In 1971, Maxine Baker was a state representative from Miami. She had a heart for mental health issues and this concern led her to sponsor a bill in the Legislature. The bill soon became a Florida statute, aptly named, “The Baker Act.” (Baker Acting has become a slang word used across the U.S.) The purpose of this law is to allow for involuntary examination ordered by law enforcement officials, judges, physicians, of at–risk-individuals suspected of having possible mental illness (as defined in “The Baker Act”). There must be a strong concern that these individuals may harm themselves or others.
Having spoken to hundreds of families in crisis, I have a deep concern regarding when it is or is not an appropriate time to “Baker Act” family members struggling with dementia. After all, it is a 72 hour mandatory commitment for a psychiatric evaluation. This may result in strong resentment and anger that can last a lifetime.
Unfortunately, I have seen Baker Acting used as practically a babysitting tool. This is abuse of both the individual and the system.
When I started working on the Alzheimer’s/Dementia Hospital Wristband Program, I sat down and directly addressed this problem with hospital administrations. Often, I would just get a quizzical look and nothing further would be done about it. But, after concluding the first six month pilot program at Bayfront Health Brooksville Hospital, we called a meeting and the first thing the chief of nursing said was, “My goodness! We have had dementia patients coming out of care facilities, being Baker Acted, when the only real problem was that they were suffering from a urinary tract infection. They simply needed to be on the correct antibiotics.”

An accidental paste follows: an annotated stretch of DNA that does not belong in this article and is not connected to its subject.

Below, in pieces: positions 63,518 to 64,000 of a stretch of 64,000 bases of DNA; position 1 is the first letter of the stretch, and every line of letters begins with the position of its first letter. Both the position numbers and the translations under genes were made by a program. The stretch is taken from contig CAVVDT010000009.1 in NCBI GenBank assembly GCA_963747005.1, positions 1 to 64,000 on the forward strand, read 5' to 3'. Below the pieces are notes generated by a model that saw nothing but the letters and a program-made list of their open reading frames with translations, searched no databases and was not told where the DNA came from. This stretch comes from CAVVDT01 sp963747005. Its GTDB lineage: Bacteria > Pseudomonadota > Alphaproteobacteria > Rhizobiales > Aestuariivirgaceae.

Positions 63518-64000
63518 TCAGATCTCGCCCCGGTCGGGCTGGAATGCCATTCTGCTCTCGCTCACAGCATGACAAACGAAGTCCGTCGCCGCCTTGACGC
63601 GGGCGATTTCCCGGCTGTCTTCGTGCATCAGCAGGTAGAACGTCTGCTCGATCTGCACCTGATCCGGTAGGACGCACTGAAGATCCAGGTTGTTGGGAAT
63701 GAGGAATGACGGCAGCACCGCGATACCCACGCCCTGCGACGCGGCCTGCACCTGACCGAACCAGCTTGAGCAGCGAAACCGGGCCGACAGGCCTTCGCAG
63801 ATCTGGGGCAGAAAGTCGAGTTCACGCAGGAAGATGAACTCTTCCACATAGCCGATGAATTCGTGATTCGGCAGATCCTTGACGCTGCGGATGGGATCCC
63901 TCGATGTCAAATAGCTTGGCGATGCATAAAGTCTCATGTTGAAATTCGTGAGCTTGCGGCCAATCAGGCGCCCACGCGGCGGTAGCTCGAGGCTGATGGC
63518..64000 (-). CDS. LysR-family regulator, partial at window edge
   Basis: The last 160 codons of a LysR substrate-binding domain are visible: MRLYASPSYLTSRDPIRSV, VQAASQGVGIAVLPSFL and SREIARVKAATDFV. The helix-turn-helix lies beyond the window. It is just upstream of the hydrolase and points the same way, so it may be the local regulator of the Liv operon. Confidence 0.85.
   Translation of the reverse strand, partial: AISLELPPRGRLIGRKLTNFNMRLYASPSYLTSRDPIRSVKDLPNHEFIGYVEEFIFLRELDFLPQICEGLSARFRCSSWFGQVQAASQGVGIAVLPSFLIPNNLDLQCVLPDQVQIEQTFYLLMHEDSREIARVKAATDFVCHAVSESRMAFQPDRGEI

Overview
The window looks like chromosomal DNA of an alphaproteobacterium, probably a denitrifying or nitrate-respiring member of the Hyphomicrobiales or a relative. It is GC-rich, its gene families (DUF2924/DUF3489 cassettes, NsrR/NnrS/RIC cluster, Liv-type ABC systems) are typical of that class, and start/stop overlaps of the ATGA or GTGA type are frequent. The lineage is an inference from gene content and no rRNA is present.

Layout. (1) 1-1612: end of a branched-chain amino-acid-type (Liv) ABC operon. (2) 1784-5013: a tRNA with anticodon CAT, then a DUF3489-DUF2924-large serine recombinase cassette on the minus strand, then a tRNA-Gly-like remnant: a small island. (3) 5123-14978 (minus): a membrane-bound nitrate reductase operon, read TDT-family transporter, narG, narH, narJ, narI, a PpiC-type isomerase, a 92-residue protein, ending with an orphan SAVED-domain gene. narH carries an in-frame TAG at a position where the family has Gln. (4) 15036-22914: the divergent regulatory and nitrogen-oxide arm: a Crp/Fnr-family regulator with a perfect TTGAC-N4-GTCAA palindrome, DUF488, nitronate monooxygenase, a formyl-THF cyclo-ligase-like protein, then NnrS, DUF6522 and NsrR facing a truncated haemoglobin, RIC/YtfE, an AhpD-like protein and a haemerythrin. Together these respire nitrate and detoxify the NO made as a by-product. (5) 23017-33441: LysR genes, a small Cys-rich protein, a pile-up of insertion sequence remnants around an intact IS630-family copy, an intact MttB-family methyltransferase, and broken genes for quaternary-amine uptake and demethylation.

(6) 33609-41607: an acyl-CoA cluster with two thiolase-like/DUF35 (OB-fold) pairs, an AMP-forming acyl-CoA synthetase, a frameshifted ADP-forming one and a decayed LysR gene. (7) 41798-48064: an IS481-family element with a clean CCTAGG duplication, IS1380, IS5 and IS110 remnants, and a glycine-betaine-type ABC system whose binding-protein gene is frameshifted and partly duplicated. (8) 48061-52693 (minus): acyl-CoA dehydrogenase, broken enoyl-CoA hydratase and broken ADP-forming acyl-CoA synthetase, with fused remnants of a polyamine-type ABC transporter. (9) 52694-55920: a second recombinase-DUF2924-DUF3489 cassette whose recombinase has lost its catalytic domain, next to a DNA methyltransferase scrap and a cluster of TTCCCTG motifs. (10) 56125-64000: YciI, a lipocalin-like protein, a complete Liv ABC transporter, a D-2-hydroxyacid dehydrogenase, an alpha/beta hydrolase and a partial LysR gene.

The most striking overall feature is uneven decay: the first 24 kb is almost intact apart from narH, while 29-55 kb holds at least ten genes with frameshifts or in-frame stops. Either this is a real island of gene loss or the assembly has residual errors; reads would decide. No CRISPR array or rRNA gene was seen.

During the required 72 hour period, which according to Department of Children and Families actually averages 4.5 days, the person ordered is not allowed any family contact and is many times physically and/or medically restrained. Now, imagine yourself going through that and suffering from dementia at the same time.
Considering the many questions about doing such a radical thing, as caregivers, we should only use Baker Acting as a last resort when it comes to dementia.
Unfortunately, the general public and even many first responders do not usually understand the difference between “cognitive impairment” and a mental illness. Again, Baker Acting can only be initiated by law enforcement officers, physicians or circuit courts. There has been a 50 percent increase in these orders in the past 10 years in Florida. The state has a budget as of 2013 of $77.5 million for these specific beds.
I have been doing quite a bit of first responder training on dementia care and I have run into the same conversation during every class I teach. For example, I just taught a couple of classes to the Hillsborough County Sheriff’s Department, they stated that when they get a call out to a home where there’s a situation with dementia involved, they really don’t have a choice, the dementia person ends up getting Baker Acted. Many times the caregiver has hardly slept and their exhaustion is actually the instigator of the situation. I truly feel for the officers. They explained that if they leave both parties at the scene and another call comes in from the same residence, they could be looking at their own suspension or even worse.
Let’s look for another option. I believe that instead of Baker Acting there should be a 48 hour respite available in, let’s say, a skilled dementia care facility. This would serve to defuse the situation, instead of it escalating.
There are after effects that nobody sees except the family. I can’t tell you how many times the courts step in to tell the family, “Obviously you can’t handle your loved one.” The next thing you know a legal guardian is appointed and the family’s rights are removed. It doesn’t matter if you have power of attorney or not. Your loved one could be placed in a facility 100 miles away and there is nothing you can do about it.
We have to find other options. I will soon be putting a team together to start talking to our state officials about this. We must initiate the conversation now.
For a decade, Gary Joseph LeBlanc was the primary caregiver of his father, after his father was diagnosed with Alzheimer’s disease. He can be reached at firstname.lastname@example.org. His newly released book “Managing Alzheimer’s and Dementia Behaviors,” and his other books “While I Still Can” and an expanded edition of “Staying Afloat in a Sea of Forgetfulness,” can be found at www.commonsensecaregiving.com.